My next guest for Teen Beat Thursday is Myles, a 13 year old from Southern California:
- He just started 8th grade
- Plays football on a team
- Also loves to skate and surf
- Last book read: The Red Pyramid, by Rick Riordan
- Last movie watched in the theater: Earth To Echo
- Favorite Restaurant: Kobe Steakhouse
- Favorite place to shop: Active
Myles chose to review The Red Pyramid:
Myles says he hates to read but had 4 days to finish a reading assignment for school. He had to choose a book and the book had to be worth 25 points. The Red Pyramid was the only book on his list worth that many points, so he chose it by default. However, he ended up liking it because it got him an A in reading and he loved the way the narrative switched with each chapter. The only thing he disliked about it was that it was a book and he had to read it. When I asked how many stars out of 5 he would give it, he made no hesitation when saying 5 (maybe he likes to read a little?). He says he’ll keep me posted on the books he has to read this year.
Teen Beat Thursday continues with Erika, an 18 year old from Florida. WAIT A MINUTE!! Today is Erika’s birthday and she is 19!!! Here is a bit about this young dynamo:
- College student, studying criminal justice and hopes to be a private investigator
- Played soccer in high school and now on a club team
- Her favorite things to do are: read, go to the beach, fish, listen to music
- Last Book read: Looking for Alaska by John Green
- Last movie watched in the theaters: Into The Storm
- Favorite Restaurant: Salvo’s Seafood in Louisiana
- Favorite place to shop: Changes from time to time but currently, Cotton On because they have really good deals right now
- Favorite music: depends on mood, but mainly Country
Erika chose to review Looking for Alaska, by John Green, a book she picked up after having read his book The Fault in our Stars. Here is her review in her own words:
Summary (from Amazon):
Winner of the Michael L. Printz Award An ALA Best Book for Young Adults An ALA Quick Pick A Los Angeles Times 2005 Book Prize Finalist A New York Public Library Book for the Teen Age A 2005 Booklist Editor’s Choice A 2005 School Library Journal Best Book of the Year Before. Miles “Pudge” Halter is done with his safe life at home. His whole life has been one big non-event, and his obsession with famous last words has only made him crave “the Great Perhaps” even more (Francois Rabelais, poet). He heads off to the sometimes crazy and anything-but-boring world of Culver Creek Boarding School, and his life becomes the opposite of safe. Because down the hall is Alaska Young. The gorgeous, clever, funny, sexy, self-destructive, screwed up, and utterly fascinating Alaska Young. She is an event unto herself. She pulls Pudge into her world, launches him into the Great Perhaps, and steals his heart. Then. . . . After. Nothing is ever the same.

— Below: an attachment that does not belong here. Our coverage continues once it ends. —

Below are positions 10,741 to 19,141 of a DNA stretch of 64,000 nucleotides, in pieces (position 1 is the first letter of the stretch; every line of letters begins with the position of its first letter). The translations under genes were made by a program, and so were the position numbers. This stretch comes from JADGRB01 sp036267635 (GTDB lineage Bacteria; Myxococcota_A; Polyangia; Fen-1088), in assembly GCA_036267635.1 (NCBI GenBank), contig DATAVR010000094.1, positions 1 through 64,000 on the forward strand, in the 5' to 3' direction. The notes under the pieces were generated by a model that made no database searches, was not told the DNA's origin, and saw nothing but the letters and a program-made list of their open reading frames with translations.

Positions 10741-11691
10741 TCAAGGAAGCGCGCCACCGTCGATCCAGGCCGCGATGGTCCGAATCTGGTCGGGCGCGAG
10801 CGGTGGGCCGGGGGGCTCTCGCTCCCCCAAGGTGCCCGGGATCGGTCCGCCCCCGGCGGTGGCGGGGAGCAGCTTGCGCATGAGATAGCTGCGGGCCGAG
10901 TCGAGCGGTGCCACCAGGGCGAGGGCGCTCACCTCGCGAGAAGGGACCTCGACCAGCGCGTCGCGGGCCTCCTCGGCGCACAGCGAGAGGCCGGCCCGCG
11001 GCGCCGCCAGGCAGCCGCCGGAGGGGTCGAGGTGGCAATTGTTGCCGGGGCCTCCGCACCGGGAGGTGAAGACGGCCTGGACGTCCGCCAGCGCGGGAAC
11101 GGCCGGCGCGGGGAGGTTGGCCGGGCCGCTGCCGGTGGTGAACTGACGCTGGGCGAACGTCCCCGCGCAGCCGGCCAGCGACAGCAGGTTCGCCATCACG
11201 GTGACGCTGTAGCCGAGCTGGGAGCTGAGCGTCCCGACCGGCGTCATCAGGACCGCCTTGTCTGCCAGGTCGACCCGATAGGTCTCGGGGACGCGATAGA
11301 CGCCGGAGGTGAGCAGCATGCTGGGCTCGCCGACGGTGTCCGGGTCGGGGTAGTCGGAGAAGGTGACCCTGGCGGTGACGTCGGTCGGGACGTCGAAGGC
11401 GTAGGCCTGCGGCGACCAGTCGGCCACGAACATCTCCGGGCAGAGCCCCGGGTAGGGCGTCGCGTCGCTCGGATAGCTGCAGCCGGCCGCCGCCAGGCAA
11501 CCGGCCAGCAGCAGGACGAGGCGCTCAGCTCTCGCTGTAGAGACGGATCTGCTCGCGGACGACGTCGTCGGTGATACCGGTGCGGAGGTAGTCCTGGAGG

What I liked:
I liked how the book itself was written. It’s about a boy who didn’t know anything about friendship, love, loyalty, and how to break the rules. All of which changed when he fell in love with a girl named Alaska when he moved away to boarding school. Its also about not knowing what could happen at anytime and that the inevitable is bound to happen at any given moment. This book to me just made me realize about growing up and finding love and friendships with others that you never thought would be there. I also like how this book took an unexpected turned, but I also disliked that turn at the same time. Any great novel has to have some type of unexpected twist to make you want to read more. But once I finished this book by John Green I decided to go out and read some of his other novels, and I haven’t been disappointed by any of his books so far.
What I disliked (SPOILER ALERT):
There’s nothing I really disliked with this book. I guess the part that I didn’t like the most was that Alaska died once Miles kissed her and decided that he was going to tell her he loved her. I did want Alaska and Miles to be together and that’s why this part of the book would be something I disliked. But at the same time, I understand that this plot twist was needed for the book. And like I said, I didn’t really dislike these parts, I just didn’t expect these sorts of things to happen. My heart was broken when Alaska died and how Miles and Chip took the news. This book builds you up into thinking one thing will happen, and then breaks you down when something you didn’t even think was bound to happen, happens.
Out of 5 stars I would probably give it 4.5/5 just because he did a surprising plot twist but without the death of Alaska I don’t think the book would have been as good if it was a happily ever after. This plot twist did break my heart but it also goes to show that you shouldn’t leave anything unsaid because you never know what’s going to happen.
I am fascinated by teenagers and what makes them tick. I especially love the awkwardness of the age group– the in-between stage bridging childhood and teen-dom. Is it any wonder that these two top my favorite teenagers list?
In honor of these enigmatic creatures, I decided to introduce a series of posts called Teen Beat Thursdays. My requirements are simple: fill out a brief questionnaire and chose something to review (book, movie, tv show, restaurant, etc).
First to return the questionnaire and review was Sophia, a 16 year old from California, about to enter her junior year of high school. A little about Sophia:
- Plays tennis on the Varsity team for her high school
- Auditioned for and made Advanced Drama for the upcoming school year
- Studies French
- Last Book read: Fallen, by Lauren Kate
- Last movie watched in the theaters: Lucy
- Favorite Restaurant: King’s Fish House
- Favorite Place to Shop: Free People
Sophia chose to review Fallen, By Lauren Kate. Here is her review, in her own words, lightly edited:
What attracted me to this book: I picked this up at Barnes and Noble because I thought the cover looked interesting and I wanted to know more about the story. After I read the description on the back I was all in.